Sometimes you just have to push everyone aside and do it yourself. That's why that saying is so popular... "If you want something done right then do it yourself." Those are some very true words. And there is historical proof. Some of our greatest leaders only had success because they just weren't going to wait another second for someone else to "do it."

Redditor u/throwaway121270 wanted everyone to chat about the times they and those in the past had to take life into their own hands by asking..... What is the greatest "f*** it, I'll do it myself" in history?

Jonas Does.....


Jonas Salk needed human subjects to test his polio vaccine. That's normally a long process and he wanted to make the vaccine available as quick as possible so he just experimented on himself. anarchocowboyism

Give a Hoist....

Otis invented pretty much what we consider the modern elevator.

Nobody was convinced it was safe so he hoisted himself up extremely high and had somebody cut the cable with an axe to prove how confident he was that the elevator was safe regardless of almost worst case scenarios. Iivaitte


Donald Knuth is one of the big names in computer science. Back in the 1960s he set out to write the definitive texts on computer programming and analysis of algorithms. The first three volumes came out and he started the fourth in the early/mid 1970s. He was unhappy with how the newer printing/editions were typeset and so he took a summer to "solve" that problem.

A decade later the fourth volume still had not been completed, but as a consolation prize we got TeX (later extended to the more commonly used LaTeX), without question the most comprehensive and powerful language for creating documents with heavy technical requirements; it is a strange mix of a markup language like HTML and a compiled language like C. It is completely free and has been for well over 30 years and is probably the most bug-free piece of software I've ever seen. Certainly for its size and scope, there's not much out there of comparable quality.

There is literally no mathematics that cannot be properly typeset in TeX/LaTeX. Its default style is instantly recognizable to any working mathematician. It is used across nearly all STEM fields and there are hundreds, if not thousands, of journals that only accept manuscripts written in LaTeX.

It wasn't until the early 2000s that drafts of the fourth volume started to appear. Nobody has seemed to mind. shellexyz

John Broke....


John Snow (not that one, the father of epidemiology). No one believed him that the Cholera outbreak in what is now Soho was because of a contaminated water pump. He broke it. They arrested him for vandalism and held him until the outbreak suddenly ended..... pyrangarlit

the other undertaker's wife....

In 1888, Almon Brown Strowger, an undertaker, noticed he was losing a lot of business to the other undertaker in town. He found out that the other undertaker's wife was a telephone operator and when she intercepted people asking to be connected to Strowger's funeral home, the operator would route the call to her husband's funeral home instead.

Three years later, Strowger patented the automatic teller exchange, a system which allowed telephone users to make calls without the need for human operators, singlehandedly destroying an entire workforce. nova3482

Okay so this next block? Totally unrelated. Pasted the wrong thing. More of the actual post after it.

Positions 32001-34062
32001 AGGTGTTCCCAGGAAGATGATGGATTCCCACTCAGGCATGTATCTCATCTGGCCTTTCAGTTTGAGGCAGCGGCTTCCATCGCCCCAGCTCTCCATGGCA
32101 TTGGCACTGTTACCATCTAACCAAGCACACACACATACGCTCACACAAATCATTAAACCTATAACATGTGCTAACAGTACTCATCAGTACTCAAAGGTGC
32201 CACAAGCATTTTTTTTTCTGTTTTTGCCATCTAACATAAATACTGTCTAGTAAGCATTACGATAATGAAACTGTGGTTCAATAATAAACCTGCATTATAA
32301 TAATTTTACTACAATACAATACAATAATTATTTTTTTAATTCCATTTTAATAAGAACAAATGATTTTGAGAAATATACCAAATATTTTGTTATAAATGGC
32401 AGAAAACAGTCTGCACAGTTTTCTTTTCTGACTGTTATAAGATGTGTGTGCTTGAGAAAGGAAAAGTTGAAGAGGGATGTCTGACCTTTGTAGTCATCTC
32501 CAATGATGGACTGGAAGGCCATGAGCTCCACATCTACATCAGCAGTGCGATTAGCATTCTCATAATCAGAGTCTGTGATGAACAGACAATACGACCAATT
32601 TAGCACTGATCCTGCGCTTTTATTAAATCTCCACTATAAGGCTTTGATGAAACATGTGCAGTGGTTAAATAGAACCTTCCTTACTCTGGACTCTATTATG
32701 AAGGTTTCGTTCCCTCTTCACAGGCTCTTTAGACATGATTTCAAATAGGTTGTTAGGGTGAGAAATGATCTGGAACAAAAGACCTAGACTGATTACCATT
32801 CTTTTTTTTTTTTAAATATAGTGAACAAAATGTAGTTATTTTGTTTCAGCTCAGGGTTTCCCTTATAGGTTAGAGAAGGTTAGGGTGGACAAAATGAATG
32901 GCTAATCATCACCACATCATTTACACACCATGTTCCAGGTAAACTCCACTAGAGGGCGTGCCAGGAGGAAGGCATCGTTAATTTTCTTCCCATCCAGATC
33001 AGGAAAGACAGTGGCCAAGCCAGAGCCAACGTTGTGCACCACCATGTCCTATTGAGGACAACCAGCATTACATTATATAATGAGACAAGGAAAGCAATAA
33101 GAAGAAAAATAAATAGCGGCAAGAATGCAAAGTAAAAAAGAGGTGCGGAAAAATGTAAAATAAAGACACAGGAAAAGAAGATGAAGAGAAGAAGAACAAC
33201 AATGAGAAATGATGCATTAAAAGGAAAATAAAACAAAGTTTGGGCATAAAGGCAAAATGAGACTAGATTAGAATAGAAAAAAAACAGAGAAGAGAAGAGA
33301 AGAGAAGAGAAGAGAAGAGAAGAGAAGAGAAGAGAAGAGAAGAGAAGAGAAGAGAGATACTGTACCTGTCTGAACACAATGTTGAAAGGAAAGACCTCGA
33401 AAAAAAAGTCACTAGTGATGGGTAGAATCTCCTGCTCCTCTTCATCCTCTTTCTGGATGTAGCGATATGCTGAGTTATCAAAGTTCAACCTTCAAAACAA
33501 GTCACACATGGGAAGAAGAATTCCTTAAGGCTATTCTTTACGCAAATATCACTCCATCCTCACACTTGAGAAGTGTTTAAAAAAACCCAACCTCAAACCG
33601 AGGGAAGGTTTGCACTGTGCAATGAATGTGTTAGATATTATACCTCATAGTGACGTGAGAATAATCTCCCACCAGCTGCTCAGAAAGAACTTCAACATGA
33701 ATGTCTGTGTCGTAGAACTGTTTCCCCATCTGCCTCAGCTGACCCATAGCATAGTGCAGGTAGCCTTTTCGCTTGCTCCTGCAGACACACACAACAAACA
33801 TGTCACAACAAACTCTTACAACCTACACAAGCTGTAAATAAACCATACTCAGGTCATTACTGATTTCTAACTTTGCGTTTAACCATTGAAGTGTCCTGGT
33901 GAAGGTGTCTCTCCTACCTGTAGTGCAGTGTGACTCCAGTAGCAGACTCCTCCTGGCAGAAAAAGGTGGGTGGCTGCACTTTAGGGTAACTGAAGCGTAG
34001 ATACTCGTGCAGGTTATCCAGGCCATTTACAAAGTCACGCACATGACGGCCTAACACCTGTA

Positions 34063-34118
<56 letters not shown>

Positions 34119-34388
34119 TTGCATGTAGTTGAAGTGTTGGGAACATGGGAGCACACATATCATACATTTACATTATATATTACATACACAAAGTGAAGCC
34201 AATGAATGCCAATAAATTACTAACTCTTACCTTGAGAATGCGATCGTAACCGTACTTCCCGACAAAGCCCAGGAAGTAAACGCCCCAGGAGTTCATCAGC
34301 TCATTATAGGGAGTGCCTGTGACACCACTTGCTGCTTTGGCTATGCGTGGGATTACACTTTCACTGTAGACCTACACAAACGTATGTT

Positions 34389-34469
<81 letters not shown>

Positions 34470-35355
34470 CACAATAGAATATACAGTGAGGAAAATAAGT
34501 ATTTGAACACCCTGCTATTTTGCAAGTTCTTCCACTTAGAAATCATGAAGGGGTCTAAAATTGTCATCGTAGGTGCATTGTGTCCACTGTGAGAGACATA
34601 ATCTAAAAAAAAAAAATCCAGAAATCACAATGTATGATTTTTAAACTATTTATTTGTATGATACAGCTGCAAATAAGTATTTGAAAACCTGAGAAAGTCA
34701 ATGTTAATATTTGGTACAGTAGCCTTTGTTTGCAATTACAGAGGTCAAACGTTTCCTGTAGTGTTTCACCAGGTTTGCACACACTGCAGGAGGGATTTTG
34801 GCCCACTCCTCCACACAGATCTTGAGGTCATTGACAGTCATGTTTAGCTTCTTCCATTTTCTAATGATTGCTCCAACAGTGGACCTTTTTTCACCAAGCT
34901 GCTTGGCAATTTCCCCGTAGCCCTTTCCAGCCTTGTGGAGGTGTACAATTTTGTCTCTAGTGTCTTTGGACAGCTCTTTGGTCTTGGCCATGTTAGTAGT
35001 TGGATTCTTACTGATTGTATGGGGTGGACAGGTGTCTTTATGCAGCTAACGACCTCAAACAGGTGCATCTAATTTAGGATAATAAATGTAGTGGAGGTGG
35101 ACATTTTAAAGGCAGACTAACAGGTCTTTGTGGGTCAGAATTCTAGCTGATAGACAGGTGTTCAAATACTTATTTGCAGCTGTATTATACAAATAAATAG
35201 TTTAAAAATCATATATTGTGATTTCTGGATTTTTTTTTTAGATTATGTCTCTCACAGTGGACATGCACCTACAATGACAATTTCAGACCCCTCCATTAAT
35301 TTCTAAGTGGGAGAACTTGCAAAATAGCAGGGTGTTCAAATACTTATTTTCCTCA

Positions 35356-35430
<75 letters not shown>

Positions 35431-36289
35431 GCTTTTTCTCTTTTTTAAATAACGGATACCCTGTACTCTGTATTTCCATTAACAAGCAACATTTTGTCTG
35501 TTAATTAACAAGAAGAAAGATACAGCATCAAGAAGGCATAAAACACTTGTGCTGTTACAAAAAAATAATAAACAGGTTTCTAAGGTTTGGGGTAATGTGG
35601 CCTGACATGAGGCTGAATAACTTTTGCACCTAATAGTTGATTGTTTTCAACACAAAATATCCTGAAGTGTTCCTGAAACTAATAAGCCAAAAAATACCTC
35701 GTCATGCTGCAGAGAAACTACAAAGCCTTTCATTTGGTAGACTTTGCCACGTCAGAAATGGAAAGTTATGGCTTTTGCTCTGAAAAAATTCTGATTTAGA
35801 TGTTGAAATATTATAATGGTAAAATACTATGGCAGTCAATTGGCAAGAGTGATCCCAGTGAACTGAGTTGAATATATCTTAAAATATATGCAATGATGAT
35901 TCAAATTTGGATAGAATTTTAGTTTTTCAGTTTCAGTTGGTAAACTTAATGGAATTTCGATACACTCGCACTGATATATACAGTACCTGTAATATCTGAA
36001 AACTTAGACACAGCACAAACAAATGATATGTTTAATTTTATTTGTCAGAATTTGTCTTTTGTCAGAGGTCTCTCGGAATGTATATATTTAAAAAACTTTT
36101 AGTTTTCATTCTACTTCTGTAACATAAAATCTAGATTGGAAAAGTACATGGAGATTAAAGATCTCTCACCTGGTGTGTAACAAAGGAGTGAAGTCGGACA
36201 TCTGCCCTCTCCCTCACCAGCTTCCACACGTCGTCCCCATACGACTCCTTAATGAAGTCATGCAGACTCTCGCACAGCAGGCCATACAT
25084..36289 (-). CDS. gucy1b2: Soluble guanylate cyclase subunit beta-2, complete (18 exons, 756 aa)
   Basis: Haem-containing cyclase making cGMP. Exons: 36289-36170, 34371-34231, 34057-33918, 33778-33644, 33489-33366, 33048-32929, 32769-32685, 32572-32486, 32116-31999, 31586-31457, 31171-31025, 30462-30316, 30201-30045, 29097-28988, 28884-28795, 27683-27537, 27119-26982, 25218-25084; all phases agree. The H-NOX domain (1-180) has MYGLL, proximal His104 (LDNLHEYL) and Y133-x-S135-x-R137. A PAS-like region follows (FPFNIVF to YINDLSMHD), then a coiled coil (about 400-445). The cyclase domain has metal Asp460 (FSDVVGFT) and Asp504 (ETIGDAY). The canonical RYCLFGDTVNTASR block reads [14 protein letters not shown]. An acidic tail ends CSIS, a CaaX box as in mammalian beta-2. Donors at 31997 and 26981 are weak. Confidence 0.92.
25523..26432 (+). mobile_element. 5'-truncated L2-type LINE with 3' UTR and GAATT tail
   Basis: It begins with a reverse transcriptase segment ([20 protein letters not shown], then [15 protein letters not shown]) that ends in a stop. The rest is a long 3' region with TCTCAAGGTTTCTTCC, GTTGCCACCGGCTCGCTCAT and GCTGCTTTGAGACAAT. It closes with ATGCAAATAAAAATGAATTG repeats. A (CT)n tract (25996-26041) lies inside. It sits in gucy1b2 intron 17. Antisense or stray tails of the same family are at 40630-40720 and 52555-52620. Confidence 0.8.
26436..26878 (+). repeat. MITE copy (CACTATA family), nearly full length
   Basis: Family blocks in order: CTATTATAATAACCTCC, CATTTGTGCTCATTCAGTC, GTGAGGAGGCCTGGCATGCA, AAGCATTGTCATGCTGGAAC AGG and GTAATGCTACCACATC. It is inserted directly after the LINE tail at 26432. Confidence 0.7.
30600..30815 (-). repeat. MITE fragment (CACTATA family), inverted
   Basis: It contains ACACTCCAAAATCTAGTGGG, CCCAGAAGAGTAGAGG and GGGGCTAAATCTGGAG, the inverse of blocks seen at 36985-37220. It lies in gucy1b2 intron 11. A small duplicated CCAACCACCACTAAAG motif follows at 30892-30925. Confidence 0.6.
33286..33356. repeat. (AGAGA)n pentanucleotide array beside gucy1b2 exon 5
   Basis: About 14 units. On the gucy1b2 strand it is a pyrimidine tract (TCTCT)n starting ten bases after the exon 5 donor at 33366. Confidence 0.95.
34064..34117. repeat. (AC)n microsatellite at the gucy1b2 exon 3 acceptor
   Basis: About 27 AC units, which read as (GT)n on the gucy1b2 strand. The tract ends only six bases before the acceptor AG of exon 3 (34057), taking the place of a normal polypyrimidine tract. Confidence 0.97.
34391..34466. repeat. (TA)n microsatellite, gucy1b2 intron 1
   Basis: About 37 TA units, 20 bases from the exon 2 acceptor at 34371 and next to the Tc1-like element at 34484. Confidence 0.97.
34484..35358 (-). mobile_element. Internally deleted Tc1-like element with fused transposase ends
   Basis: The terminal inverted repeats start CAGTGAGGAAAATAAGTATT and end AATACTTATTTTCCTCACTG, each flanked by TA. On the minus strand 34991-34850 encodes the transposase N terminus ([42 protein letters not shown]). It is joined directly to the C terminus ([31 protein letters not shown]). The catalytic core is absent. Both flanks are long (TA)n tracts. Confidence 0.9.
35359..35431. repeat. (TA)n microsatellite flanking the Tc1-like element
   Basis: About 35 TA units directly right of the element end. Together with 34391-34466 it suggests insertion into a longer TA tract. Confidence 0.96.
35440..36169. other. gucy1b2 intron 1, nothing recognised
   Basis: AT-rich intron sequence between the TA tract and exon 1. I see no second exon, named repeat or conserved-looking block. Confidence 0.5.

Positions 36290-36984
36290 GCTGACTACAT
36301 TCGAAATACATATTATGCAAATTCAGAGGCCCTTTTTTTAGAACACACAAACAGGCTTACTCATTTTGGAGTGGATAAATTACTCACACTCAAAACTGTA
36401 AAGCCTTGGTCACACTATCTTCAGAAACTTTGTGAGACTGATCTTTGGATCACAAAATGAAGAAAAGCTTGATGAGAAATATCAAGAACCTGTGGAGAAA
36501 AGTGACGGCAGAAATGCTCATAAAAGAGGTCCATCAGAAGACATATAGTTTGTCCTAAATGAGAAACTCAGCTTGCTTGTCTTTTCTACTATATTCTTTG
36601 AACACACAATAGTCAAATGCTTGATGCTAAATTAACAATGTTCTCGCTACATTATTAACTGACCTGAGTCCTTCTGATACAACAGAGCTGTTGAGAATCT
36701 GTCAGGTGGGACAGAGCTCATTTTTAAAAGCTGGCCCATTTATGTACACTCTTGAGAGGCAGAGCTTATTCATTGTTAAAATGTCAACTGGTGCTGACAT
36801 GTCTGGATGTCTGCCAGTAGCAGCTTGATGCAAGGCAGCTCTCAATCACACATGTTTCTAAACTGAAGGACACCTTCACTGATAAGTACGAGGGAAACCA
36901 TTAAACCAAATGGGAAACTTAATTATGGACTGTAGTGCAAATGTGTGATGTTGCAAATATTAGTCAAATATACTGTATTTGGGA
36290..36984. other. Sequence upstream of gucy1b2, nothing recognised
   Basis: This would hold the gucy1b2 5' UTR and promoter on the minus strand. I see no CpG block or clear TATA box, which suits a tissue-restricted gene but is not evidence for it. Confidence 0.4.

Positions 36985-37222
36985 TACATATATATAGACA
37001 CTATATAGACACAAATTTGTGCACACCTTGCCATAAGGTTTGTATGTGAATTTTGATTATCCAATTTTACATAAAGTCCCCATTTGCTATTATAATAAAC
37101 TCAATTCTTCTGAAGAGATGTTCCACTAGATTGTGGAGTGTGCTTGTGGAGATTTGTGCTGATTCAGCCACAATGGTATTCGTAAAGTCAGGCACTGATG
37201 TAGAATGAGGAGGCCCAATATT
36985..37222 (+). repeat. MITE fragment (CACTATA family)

They saved 14 of their friends.​  

Probably the time Nando Parrado and Roberto Canessa decided they couldn't wait around any longer and legged it for 10 days across the Andes with no warm clothes, climbing gear, or food except some scraps of their dead friends stuffed into a sock.

They finally found someone out in the middle of nowhere, Sergio Catalan, who rode horseback all night and then took a bus to get some help. The mountain climbers had come from the wreckage of a crashed plane that everyone had been looking for for over 2 mos. They needed help for the other survivors who were injured and starving. They saved 14 of their friends. NotDaveBut


Léo Major, he liberated an entire village from Nazis by himself, he's one of the handful of super bad@ss soldiers you sometimes hear about from WW2. Jonyb222

The Finns....

it's gotta be Aimo Koivunen- he was a Finnish soldier in the second world war when the finns were trying to reclaim land from the soviets. he got separated from his unit mid-war in the middle of nowhere- he was the one tasked to carry the drugs they held in case of injury or tiredness, one of which was pervitin (which was literal meth in a tablet form).

instead of just taking one or two, he downed the whole bottle and went on a weeks-long method up rampage. he got hit by a landmine, evaded soviet soldiers, caught a bird and ate it raw, all while on skis. he finally made it back to finish lines where on arrival, he weighed only 90 pounds or so and had a heart rate of 200 beats per minute. he ended up living for another 45 years.

edit: here's an article if you want to read more and see a pic of his unyielding stare. burntwenis

The Global....


Maurice Hilleman invented over 40 vaccines during his career in the pharmaceutical industry.

In 1963 his oldest daughter caught the mumps. He cultured a sample from her, developed a vaccine, and injected it into his younger daughter.

That vaccine is still in use and has saved millions of lives.

In total, it's estimated that his work has saved 118 million lives globally. mrbibs350

Beyond the C....

The guy who started fedex wrote a college paper about a nationwide overnight shipping company, and got a C... started the company anyways.

Later after he started it and it was struggling, he couldn't get a loan and the company was almost bankrupt, and he bet next weeks payroll at the casino on roulette and won.

Also got a silver star in the Vietnam war and now co-owns the Washington redskins... the latter often viewed as the biggest failure in his life. FinanceCorpStrategy


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